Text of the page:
HAVING found that CB radios were unsuitable the search was on to provide the expedition with reliable communications. VHF (very high frequency) radios were selected as the required units however, as their cost was prohibitive and sponsors could not be found, they were initially rejected. Harvey Webster made contact with the West Coast Car Club Communications Team who agreed to loan six VHF radios to the group.

Licences initially proved to be a problem as the approval of each state in which the radios would be used was required. Finally Mr Kelvin Hales of the Victorian Department of Communications had the initiative to co-ordinate the three states involved (Victoria, New South Wales and South Australia) and the necessary licences were issued.

The expedition then had the good fortune to have Tony Poole of the West Coast Car Club Communications Team join their ranks. Tony’s expertise in all matters concerning communications proved to be invaluable.

VHF radios were fitted in each of the support vehicles. Sunshine caused a special problem as it had a 6 volt electrical system and the radios required 12 volt power.

Meanwhile investigations had been underway to ascertain if the radios to be installed in the boats could be powered from the motors. The problems encountered proved to be too difficult to overcome and so a 12 volt car battery was secured in the Nav Boat to provide power for the radio. This had to be removed each night for recharging.

The radio in the Nav Boat was sealed in a padded, waterproof aluminium box and secured in the bow. Communications were less than satisfactory on the first and second day of the expedition as the navigation boat was fitted with a remote speaker only. This meant that the radio operator had to place his ear very close to the speaker to be able to hear over the noise of the motor. Consequently communications were virtually ‘one way only’ – boat to support crew.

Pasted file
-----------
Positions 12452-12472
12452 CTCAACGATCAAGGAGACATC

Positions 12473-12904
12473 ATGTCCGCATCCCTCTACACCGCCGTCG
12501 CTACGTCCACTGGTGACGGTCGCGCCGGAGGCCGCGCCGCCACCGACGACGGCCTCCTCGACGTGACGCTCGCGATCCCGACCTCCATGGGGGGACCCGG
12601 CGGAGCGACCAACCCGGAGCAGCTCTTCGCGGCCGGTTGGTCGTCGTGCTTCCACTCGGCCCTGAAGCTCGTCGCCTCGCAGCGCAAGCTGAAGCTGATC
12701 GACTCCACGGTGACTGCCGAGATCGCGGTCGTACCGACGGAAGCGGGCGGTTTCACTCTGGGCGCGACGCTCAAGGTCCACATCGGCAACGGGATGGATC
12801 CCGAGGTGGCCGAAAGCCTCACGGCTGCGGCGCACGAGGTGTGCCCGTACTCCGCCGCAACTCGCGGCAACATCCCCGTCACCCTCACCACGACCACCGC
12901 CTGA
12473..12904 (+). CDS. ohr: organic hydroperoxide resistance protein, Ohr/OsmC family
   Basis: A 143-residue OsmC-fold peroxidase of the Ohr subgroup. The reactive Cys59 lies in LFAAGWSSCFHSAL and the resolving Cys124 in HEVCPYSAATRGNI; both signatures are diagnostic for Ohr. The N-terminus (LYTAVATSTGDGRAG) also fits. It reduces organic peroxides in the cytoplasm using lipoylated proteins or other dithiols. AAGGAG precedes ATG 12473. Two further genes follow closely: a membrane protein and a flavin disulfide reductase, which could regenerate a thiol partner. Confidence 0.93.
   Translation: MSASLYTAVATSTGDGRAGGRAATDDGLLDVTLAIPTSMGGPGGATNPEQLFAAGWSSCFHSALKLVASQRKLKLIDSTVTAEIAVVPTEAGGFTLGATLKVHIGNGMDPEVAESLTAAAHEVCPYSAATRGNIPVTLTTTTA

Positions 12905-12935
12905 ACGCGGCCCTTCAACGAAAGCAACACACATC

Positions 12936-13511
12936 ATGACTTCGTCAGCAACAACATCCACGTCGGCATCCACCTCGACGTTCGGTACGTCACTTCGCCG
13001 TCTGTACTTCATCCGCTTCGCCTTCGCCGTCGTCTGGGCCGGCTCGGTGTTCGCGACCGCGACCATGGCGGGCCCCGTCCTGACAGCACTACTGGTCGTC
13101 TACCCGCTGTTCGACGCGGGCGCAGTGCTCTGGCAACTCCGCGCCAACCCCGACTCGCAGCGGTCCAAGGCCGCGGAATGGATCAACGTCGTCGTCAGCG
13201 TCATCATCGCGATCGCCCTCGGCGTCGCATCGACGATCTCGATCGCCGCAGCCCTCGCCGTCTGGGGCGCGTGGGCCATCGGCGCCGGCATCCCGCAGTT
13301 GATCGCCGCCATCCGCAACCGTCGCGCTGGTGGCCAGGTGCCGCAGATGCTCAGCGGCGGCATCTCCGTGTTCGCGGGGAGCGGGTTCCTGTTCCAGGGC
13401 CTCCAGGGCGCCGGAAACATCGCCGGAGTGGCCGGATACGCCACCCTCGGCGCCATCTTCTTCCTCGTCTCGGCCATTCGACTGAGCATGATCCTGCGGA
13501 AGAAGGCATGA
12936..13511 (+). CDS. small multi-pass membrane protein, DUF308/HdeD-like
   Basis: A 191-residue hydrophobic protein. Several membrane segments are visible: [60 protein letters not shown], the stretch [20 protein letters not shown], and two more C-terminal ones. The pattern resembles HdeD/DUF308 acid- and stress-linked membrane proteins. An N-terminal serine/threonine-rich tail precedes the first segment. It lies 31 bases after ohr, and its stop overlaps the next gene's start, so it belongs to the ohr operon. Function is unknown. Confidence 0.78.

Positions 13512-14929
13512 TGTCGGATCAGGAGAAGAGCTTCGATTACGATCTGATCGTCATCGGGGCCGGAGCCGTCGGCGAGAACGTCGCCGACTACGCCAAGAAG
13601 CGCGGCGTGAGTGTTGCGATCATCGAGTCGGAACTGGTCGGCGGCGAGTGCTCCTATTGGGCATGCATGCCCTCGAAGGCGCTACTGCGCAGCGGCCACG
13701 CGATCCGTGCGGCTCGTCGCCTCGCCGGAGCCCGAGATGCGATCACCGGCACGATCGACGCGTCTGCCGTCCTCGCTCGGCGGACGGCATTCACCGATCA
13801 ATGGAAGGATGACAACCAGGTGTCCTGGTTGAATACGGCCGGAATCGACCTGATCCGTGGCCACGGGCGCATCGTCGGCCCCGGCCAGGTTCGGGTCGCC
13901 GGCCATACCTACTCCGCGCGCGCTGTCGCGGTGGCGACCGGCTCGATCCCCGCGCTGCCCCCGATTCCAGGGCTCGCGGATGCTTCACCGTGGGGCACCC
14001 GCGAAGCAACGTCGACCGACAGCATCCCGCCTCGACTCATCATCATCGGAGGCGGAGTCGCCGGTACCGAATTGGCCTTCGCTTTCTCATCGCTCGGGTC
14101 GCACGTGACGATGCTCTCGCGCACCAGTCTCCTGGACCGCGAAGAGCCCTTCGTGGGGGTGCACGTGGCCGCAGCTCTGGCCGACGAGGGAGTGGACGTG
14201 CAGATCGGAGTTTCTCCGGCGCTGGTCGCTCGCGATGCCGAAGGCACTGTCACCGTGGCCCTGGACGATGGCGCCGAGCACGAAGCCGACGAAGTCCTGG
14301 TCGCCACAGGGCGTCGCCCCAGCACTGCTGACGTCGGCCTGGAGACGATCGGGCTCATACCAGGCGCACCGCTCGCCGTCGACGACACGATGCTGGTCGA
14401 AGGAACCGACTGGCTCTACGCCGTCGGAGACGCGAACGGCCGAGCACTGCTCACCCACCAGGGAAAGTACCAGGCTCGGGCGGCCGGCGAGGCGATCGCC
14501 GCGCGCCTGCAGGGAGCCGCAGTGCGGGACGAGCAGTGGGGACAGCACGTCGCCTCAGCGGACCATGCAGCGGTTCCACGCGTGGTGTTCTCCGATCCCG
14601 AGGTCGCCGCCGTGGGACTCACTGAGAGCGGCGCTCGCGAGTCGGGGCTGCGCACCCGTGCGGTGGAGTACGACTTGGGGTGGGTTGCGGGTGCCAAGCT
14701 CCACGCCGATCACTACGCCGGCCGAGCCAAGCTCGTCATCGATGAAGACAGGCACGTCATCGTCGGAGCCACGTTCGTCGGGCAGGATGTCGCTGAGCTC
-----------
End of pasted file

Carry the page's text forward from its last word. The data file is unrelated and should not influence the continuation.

Tony Poole modified the system using an earpiece from a motorbike CB radio that allowed the operator two way communications at all times.

From this time the communication network operated effectively. In fact, on occasions the Nav Boat relayed messages for the support crew when they were out of range of each other.

Range was good and the only problems encountered were caused by the high cliffs in the lower reaches.

The net was established under the callsign 3CVJ and the stations were identified as follows:

‘Nav Boat’    –       Navigation Boat

‘Escort’         –       Toyota 4 wheel drive

‘Sunshine’     –       Sunshine

‘Base’             –       Ford Truck

Heliographs were used when crossing Lake Alexandrina and when on high cliffs.

A system of red and green flags was used went entering locks.  An air horn was to be used to attract the attention of each boat but this proved to be ineffective.

The use of VHF radios guaranteed communications and greatly simplified logistics. The record could not have been broken and no future expedition will break the Murray River Expedition’s record without an efficient communications network.

The radio can be seen on the starboard side of the boat. It has the network callsign listed on its waterproof cover. The remote speaker is under the webbing strap. The aerial was mounted on the foredeck for best results. The blue drum was used to store maps, cameras, film and pens.



© Kim Epton 1981-2022
601 words, one photograph, one image
Photographs by David Whitney, Tony Poole, Vic Watt, Roly Ritson

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